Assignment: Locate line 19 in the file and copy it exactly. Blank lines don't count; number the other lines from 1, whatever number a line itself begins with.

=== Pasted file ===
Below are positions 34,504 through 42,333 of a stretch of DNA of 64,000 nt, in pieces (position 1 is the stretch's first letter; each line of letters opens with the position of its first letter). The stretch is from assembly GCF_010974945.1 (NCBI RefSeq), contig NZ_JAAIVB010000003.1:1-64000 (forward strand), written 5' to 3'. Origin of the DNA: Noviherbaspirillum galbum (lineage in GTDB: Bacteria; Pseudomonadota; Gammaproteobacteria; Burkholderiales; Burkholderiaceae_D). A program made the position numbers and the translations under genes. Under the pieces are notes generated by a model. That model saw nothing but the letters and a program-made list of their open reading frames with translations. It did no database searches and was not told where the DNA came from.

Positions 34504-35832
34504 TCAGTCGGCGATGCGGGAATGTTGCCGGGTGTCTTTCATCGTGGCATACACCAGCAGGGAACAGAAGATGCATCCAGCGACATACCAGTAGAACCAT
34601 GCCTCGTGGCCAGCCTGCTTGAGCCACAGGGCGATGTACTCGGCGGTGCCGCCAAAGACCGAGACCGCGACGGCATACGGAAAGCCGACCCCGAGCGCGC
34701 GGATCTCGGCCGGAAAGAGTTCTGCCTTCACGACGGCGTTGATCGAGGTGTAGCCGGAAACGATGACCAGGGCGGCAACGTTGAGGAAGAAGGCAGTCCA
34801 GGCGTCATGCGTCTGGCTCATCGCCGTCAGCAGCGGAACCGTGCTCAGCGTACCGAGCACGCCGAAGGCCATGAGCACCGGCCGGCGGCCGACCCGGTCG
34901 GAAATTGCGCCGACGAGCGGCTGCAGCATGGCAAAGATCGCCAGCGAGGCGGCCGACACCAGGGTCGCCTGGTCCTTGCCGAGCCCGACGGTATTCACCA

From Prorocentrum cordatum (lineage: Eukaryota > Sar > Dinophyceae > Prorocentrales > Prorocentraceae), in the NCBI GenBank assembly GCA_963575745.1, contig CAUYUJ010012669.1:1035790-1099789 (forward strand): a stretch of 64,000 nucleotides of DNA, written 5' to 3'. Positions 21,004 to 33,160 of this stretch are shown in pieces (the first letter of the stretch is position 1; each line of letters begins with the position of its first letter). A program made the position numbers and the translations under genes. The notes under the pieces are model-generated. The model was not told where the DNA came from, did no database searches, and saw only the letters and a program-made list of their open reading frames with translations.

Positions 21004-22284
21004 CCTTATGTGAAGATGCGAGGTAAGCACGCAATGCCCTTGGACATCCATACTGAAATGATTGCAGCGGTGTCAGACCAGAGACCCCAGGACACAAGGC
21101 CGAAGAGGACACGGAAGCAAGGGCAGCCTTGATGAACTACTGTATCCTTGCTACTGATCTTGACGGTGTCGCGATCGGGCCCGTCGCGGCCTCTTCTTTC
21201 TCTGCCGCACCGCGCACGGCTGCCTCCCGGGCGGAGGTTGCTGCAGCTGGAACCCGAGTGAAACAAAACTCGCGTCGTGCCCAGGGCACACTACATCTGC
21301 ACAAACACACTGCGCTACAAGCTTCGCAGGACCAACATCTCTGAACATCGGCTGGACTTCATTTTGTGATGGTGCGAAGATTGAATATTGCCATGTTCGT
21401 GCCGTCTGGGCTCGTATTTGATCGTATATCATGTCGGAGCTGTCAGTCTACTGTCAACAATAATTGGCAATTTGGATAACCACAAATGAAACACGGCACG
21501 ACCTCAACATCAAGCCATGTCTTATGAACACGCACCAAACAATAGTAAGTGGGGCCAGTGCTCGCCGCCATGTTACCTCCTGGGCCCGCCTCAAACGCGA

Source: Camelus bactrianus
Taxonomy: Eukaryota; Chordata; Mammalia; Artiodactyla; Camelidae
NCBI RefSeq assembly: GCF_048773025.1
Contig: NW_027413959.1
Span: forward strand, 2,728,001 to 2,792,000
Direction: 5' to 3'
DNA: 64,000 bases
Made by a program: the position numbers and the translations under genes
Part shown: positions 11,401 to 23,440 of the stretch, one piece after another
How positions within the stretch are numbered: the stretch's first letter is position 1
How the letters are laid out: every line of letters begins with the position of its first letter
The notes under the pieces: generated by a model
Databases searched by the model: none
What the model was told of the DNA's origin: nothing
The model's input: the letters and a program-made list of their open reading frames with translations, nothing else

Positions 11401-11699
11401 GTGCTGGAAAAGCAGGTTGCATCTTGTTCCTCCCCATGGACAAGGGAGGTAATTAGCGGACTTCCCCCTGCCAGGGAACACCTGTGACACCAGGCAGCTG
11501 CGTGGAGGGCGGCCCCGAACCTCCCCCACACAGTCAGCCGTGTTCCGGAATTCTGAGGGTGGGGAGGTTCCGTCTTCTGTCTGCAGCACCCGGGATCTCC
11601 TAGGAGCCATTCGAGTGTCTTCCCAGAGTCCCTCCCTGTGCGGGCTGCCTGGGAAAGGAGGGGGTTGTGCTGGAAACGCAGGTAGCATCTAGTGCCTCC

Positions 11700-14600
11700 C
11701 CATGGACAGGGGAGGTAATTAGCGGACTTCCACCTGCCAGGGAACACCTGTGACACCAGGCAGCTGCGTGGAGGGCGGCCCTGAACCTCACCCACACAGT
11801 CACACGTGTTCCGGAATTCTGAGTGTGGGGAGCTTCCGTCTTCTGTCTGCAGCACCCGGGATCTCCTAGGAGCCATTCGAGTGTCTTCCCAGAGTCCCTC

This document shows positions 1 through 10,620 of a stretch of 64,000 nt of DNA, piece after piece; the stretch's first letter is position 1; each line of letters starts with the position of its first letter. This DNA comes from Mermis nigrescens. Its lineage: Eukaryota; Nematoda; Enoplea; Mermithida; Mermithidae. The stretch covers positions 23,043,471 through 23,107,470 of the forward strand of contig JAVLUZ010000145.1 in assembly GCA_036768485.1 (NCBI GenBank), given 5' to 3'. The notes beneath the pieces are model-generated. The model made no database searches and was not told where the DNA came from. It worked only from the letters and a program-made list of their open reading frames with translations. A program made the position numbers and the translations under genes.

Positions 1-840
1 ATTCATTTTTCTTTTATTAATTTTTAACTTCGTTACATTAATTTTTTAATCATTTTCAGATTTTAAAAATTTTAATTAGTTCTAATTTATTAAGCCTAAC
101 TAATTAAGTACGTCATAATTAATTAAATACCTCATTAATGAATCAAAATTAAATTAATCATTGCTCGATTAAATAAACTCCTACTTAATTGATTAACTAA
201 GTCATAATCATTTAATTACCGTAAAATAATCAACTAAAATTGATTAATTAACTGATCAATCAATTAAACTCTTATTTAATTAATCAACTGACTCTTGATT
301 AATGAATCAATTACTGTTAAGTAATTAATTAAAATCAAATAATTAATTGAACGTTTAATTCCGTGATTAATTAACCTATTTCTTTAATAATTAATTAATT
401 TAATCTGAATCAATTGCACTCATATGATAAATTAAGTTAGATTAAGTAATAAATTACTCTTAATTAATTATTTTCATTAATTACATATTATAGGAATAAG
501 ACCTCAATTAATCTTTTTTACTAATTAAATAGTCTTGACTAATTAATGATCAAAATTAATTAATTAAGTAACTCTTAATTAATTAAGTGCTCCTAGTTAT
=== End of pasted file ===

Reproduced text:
Contig: NW_027413959.1